Experimenting with Octopress

My personal blog began life on Blogger and was switched to Posterous in late 2010. The switch to Posterous was driven by an interest in easier media publishing, but I haven’t found Posterous to have lived up to my hopes. In particular I’ve found performance of their site to be a bit lacking, and have been disappointed that basic editing features have not evolved.

Being adventurous, and now having to support multiple web sites, I thought I’d experiment with Jekyll and Octopress and see what their limits are. I know this is not going to provide an improved editing experience, but this will address performance issues and provide a place for me to experiment.

Database driven backends are flexible and fun to write (I’ve been working with Ruby on Rails a lot this year) but they require maintenance, can have scaling issues under heavy load, and are not as cheap to host as a static site. Most site content really only needs to be generated when there is the occasional change to content rather then once per HTTP request. I’m looking to take the dynamic aspects of my pages and push these off to nano services such as Disqus and Google Wallet (or my own new services) and host the static pages on more economical hosting sites like Dreamhost or Amazon S3.

Migrating Blog Content

Jekyll provides a few tools to help with migrating your old blog content. The Posterous script automated most of the work of porting posts over from Posterous but required manual intervention for files containing code blocks or images. I did slightly modify the stock posterous.rb file, with the biggest fix being to comment out the image porting code as this was not working for me. This last issue required a few hours of manual intervention to repair content. I did not port over old blog contents.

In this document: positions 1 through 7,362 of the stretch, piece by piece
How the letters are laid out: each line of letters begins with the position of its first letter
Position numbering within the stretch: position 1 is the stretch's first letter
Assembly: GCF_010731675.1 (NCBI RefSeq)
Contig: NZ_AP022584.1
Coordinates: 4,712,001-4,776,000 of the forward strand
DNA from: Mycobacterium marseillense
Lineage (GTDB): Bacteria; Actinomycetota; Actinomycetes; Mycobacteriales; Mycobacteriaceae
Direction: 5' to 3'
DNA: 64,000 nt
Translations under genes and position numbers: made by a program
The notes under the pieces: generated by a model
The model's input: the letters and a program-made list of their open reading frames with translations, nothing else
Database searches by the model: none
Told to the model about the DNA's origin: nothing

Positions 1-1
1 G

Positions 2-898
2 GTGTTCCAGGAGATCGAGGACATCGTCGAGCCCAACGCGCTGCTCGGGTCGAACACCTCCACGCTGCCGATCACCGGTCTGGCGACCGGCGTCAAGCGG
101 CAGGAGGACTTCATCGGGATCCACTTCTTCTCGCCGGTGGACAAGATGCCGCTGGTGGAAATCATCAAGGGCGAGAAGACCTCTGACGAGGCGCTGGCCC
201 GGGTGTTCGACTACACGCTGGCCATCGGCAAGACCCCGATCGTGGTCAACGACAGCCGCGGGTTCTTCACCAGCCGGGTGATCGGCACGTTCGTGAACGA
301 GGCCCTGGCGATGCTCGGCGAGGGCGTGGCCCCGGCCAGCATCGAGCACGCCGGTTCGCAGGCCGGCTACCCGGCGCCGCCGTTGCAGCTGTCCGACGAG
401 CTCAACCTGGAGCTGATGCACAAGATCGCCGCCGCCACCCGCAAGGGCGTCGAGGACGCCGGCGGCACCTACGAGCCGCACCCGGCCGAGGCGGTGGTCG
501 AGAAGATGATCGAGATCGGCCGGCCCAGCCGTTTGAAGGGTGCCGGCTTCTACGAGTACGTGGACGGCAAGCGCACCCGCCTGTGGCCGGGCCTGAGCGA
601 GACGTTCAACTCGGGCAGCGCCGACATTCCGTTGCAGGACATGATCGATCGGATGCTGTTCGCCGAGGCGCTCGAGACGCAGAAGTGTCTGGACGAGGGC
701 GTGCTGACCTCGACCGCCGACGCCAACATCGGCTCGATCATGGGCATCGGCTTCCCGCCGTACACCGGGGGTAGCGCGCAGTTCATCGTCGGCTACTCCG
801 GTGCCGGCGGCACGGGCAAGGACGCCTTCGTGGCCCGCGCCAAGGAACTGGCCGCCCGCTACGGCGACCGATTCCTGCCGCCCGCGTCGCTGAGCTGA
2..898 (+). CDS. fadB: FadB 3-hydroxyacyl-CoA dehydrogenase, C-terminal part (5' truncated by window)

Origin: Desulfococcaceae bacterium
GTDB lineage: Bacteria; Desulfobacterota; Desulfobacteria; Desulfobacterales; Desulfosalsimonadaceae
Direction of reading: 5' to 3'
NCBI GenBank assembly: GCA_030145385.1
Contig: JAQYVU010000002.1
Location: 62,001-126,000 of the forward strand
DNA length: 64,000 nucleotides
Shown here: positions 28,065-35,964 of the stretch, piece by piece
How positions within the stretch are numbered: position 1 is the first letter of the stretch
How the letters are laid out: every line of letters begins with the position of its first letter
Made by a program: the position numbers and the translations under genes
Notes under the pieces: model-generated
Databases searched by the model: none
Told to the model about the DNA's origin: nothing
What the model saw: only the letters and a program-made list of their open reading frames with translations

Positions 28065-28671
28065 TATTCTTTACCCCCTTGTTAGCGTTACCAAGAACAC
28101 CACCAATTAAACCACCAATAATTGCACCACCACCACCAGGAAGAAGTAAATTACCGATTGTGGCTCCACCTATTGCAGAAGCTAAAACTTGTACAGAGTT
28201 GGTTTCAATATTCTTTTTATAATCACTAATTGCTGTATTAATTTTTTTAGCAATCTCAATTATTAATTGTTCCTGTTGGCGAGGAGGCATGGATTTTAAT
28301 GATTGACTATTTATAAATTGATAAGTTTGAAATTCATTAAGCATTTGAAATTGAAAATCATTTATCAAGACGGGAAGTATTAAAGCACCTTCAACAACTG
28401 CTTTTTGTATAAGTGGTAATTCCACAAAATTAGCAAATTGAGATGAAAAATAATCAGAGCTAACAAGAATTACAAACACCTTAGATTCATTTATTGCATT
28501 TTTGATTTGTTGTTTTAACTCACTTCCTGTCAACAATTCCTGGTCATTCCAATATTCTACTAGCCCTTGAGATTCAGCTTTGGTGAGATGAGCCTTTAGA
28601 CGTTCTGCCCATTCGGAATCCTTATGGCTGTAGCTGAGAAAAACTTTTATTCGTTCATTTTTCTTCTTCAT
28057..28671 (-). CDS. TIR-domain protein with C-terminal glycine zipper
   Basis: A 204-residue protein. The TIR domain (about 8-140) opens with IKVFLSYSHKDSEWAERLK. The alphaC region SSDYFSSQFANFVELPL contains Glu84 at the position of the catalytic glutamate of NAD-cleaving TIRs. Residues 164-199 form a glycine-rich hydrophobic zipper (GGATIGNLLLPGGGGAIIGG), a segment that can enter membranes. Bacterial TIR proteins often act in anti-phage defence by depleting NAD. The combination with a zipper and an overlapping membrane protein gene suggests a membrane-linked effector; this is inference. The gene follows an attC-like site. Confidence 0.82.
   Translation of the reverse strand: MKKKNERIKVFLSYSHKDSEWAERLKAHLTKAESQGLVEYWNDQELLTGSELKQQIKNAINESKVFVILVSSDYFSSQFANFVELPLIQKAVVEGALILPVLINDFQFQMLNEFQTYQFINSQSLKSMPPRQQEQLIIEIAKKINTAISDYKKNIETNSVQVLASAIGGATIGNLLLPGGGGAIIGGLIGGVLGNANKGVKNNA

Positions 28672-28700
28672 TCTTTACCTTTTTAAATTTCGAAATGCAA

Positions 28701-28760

To maintain links from my old blog I initially was using permalinks in the blog post files. I’ve abandoned this approach because it results in a mix of paths to blog posts and am now redirecting the browser to new pages using my 404 page. The 404 page includes a javascript that I found on Alex Eckermann’s blog that loads a JSON file containing the URL mappings. I know I could have modified my .htaccess file to accomplish the same thing, but I just felt like doing it this way.

There were a few details to get right to get Alex’s script working. The 404 page is simply an html page in my source directory. For this page and this page only I load jquery.js and 404.js as shown further below. My biggest head-banging issue was that the script failed silently when my JSON file with syntax errors didn’t load. Here’s a handy online JSON validator that you can use to avoid JSON syntax problems.

Extending Jeykyll

The other site that I am porting to Jekyll is a small eCommerce site requiring data driven page generation. You can find more information on how this site was built in this later blog post.


Here are some related links that you may find useful: